- While the Windows laptop after spending several hours in vain trying to fix the source to make it compile at all, struggling with CMake and finally OGRE crashing after milliseconds, the Windows part was scrapped after breaking the mindset of two developers.
In an effort to have everything ready, Manuel spent the first evening fixing everything at least for his system in order to also have a working physics engine (namely Ogrebullet), which wasn’t easy either due to a package build from the AUR which didn’t compile. (He may or may not submit a patch for that after the Game Jam.)
And after many, many hours of trying to repair everything that was shipped broken or couldn’t be configured easily the realization was inevitable. If we were to continue using OGRE we wouldn’t have a playable prototype in time for the deadline. A fallback option was quickly decided to be the Blender builtin game engine which would be relatively easy to handle while not being all that performance optimized that a real engine might be.
At the moment we’re as far as having a pretty complete plan for day 3. We’re going to have two teams working on our two levels (or rather, both sections of our single level), meaning we assign a writer, a scripter and a environment artist to each team in order to assemble our game world.
I’m of the impression that it’s quite possible to even have the full level playable (I’m not talking about bug free here) tomorrow late afternoon for the deadline. Given that both our scripters are already familiar with Python which is used for scripting in Blender progress is realistic. Both my female colleague and me will be coordinating the efforts to make the levels feel and behave right.
The disadvantage of using this method is lacking extensibility since the whole level will be assembled by hand and the whole scripting is specific to the current situation and not used from references.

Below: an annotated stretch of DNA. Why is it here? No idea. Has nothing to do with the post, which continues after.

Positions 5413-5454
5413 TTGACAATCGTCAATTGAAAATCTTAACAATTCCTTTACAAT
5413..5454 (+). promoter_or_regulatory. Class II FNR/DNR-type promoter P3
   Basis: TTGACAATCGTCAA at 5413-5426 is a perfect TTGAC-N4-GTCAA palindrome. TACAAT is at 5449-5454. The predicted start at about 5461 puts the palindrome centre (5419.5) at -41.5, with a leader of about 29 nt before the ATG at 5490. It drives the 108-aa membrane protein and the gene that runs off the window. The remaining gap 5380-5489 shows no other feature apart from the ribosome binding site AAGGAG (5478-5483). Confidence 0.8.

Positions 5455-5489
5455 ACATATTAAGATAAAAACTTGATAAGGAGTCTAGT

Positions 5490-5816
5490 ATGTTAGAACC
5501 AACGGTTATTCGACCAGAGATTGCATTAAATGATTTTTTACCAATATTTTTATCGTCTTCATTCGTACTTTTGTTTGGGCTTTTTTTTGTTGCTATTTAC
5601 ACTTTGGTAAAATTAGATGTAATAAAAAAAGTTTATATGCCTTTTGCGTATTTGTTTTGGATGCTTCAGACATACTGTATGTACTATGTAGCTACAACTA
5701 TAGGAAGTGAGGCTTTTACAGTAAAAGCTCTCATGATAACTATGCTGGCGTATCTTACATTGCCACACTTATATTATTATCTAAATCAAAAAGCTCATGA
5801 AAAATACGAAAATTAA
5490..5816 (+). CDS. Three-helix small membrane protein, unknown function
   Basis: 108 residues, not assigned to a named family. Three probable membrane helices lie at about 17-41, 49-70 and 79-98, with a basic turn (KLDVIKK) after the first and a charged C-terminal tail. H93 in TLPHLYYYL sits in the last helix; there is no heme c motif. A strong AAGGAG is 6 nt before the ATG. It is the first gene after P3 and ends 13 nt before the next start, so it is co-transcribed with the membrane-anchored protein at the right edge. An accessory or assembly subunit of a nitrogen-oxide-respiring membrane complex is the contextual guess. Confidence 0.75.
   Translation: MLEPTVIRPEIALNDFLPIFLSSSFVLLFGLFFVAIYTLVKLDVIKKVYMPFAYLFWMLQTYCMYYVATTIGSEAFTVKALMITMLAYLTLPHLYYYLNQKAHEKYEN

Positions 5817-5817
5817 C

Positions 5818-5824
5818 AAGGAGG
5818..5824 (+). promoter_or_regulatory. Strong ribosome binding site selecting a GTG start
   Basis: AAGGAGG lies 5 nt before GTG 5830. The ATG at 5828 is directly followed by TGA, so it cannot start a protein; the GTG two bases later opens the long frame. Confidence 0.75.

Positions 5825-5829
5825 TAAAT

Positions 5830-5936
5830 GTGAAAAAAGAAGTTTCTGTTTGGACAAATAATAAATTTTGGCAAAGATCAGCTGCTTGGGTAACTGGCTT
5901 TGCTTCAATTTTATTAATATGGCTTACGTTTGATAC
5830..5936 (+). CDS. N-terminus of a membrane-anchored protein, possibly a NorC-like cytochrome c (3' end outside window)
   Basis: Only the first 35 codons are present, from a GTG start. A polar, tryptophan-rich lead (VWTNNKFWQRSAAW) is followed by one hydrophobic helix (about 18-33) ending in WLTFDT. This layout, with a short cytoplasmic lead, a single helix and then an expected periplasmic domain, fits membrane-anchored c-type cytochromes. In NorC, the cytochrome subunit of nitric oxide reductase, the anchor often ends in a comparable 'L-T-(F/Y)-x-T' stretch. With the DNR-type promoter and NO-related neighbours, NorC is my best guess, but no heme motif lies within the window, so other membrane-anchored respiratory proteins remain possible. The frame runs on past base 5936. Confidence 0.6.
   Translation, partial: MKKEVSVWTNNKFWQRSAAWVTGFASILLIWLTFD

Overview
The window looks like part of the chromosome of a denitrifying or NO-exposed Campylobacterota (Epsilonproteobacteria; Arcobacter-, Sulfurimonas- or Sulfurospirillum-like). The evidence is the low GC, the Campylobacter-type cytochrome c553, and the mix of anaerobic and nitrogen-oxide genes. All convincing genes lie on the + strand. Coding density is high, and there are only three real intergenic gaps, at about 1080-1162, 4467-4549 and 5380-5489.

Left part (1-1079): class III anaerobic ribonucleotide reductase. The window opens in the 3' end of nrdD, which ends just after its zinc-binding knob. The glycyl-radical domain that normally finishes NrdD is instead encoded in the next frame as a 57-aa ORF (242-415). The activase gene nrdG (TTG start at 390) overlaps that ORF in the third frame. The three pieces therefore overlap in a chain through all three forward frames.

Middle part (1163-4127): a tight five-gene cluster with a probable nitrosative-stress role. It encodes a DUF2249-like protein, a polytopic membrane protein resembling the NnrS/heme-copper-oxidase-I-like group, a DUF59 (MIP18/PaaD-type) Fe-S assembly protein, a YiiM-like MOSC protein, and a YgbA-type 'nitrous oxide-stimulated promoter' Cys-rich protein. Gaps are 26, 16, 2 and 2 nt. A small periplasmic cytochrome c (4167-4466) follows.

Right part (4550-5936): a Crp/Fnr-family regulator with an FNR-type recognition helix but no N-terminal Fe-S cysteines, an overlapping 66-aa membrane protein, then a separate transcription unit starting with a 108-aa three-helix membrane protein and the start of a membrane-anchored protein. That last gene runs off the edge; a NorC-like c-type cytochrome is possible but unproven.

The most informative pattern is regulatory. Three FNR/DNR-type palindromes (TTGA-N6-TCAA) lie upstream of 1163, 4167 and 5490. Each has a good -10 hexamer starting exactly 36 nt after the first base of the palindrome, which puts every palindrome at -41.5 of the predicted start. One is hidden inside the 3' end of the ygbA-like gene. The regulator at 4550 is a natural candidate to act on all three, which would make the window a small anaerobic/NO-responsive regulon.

- I am amazed by the awesome work that our sound team has delivered yet. The quality of sounds as well as loops and melodies is amazing and almost nothing required changes. Those were made only to keep everything perfectly in sync with the atmosphere we are trying to create.
- Huge thanks and a shoutout to Phil, our sole graphic artist as well as modeler and environment artist, who put in an amazing amount of work in order for us to have both architectural models of the levels ready for work tomorrow.
- I am proud of the story, the concept, the gameplay mechanics and the level layout that Lisa and I came up with.
- And I am totally looking forward what our scripters will come up with tomorrow in order to make the prototype resemble our design and our ideas as closely as possible in order to maximize the output within this short time period.
After working on this draft while trying to help our team out wherever possible and helpful (except actual scripting) and suggesting solutions it’s now soon midnight. I’m looking forward to tommorow’s final sprint in our little event. I am aware that it’s not a competition but it will be amazing to have something to demonstrate. The downside is that it’s going to be extremely detrimental to the mood of the whole team if we end up having nothing to show.